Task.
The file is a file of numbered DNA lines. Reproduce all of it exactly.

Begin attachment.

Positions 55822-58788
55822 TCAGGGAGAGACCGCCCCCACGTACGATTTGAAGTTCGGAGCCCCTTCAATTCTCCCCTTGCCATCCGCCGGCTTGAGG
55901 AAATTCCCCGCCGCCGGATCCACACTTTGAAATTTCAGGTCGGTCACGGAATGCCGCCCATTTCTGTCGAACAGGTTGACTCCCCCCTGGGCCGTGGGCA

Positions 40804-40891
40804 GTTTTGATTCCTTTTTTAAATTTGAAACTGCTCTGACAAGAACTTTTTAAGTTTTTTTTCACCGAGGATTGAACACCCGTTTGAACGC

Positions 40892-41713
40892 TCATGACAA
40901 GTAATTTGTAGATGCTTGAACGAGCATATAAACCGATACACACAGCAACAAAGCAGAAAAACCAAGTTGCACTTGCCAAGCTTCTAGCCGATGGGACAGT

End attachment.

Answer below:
Positions 55822-58788
55822 TCAGGGAGAGACCGCCCCCACGTACGATTTGAAGTTCGGAGCCCCTTCAATTCTCCCCTTGCCATCCGCCGGCTTGAGG
55901 AAATTCCCCGCCGCCGGATCCACACTTTGAAATTTCAGGTCGGTCACGGAATGCCGCCCATTTCTGTCGAACAGGTTGACTCCCCCCTGGGCCGTGGGCA

Positions 40804-40891
40804 GTTTTGATTCCTTTTTTAAATTTGAAACTGCTCTGACAAGAACTTTTTAAGTTTTTTTTCACCGAGGATTGAACACCCGTTTGAACGC

Positions 40892-41713
40892 TCATGACAA
40901 GTAATTTGTAGATGCTTGAACGAGCATATAAACCGATACACACAGCAACAAAGCAGAAAAACCAAGTTGCACTTGCCAAGCTTCTAGCCGATGGGACAGT